US President Donald Trump’s decision to impose fresh sanctions on goods imported from China caused problems for the foreign exchange markets as trading for the week kicked off.
Last week, Trump said that the new tariffs would need to kick in on September 1st after negotiators between the two countries, who have been gripped by trade war-related problems for months now, were unable to find resolutions to their problems.
The Chinese yuan suffered badly from the changes. It reached a historic 11-year low point as a result of the developments, and it went below the point of seven yuan per dollar.
The value of the yuan is partly controlled by the Chinese state, which stands in contrast to most other major currencies around the world, the rates for which are mostly market-derived.
The main demarcating line between the currencies which performed well and those which didn’t was whether the currencies were export-heavy or not.
China’s economy is heavily reliant on exports, which makes it less desirable during a time of growing trade barriers.
The Australian dollar, which is deeply linked to the Chinese yuan due to close trading relations between the two nations, dropped by half a percentage point to $0.6748 in its pair with the US dollar.
The Korean won, which is not usually mentioned in major forex news, hit the headlines due to the size of its decline. It went down by 1.4% against the US dollar, which marked its worst performance in three years.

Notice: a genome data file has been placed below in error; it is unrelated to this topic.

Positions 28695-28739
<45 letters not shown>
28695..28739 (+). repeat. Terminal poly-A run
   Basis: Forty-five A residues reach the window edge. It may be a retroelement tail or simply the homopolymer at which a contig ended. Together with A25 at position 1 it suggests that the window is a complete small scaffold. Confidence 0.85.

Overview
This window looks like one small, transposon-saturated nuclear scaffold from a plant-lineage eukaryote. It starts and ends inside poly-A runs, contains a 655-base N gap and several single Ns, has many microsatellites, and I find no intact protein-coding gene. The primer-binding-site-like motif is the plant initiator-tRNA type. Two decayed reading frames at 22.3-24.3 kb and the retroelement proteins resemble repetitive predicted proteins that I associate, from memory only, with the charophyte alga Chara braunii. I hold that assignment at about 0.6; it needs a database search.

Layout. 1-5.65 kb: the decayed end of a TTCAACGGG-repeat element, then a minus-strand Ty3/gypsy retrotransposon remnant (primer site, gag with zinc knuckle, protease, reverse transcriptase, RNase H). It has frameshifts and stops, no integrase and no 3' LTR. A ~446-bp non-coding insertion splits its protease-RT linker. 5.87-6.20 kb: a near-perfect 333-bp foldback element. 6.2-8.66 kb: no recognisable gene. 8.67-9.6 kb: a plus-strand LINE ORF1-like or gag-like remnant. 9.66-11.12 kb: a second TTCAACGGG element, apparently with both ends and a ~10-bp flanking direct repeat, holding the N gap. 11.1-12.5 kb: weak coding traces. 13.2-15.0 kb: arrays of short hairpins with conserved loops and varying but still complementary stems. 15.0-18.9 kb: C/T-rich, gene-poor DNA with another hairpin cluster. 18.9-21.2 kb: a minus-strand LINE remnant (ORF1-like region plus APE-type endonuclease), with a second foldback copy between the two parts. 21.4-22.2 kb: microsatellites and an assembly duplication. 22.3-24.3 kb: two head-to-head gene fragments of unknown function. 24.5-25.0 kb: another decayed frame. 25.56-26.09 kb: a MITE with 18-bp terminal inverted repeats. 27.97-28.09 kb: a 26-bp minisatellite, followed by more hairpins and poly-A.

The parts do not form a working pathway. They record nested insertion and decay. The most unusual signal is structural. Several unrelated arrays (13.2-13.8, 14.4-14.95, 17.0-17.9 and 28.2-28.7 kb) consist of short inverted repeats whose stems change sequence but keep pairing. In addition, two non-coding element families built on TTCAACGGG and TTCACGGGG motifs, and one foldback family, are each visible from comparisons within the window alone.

Investors who had previously looked to the yuan as a value destination instead took their cash to currencies widely considered to be “safe havens”.
The Japanese yen was one of the only Asian currencies to benefit, and was at one stage seen rising by 0.7% against the US dollar. It attained a position of 105.89 at one stage.
The US dollar index, which is an artificial monitor designed to track the performance of the currency in comparison to six other global currencies, had no reason to gloat. It was down by a tenth of a percentage point, and at one stage was recorded at 98.032.
In the UK, suggestions in the media that new Prime Minister Boris Johnson was considering calling a general election meant that the pound continued in its tumble. It lost half a percentage point in its pair with the US dollar and reached $1.2105 at one stage. The currency is currently gripped by speculation over the outcome of Brexit, which is not yet resolved. Johnson, who took office two weeks ago, is considered a “hard Brexiteer” and is believed to be willing to take Britain out of the bloc without a deal in October.
A general election in the country is believed to be possible in September or October as a way of breaking the deadlock in the House of Commons.
For the single European currency, the day was kinder. The dollar fell against the euro and reached $1.111 at one stage, giving the euro some respite from a range of economic worries.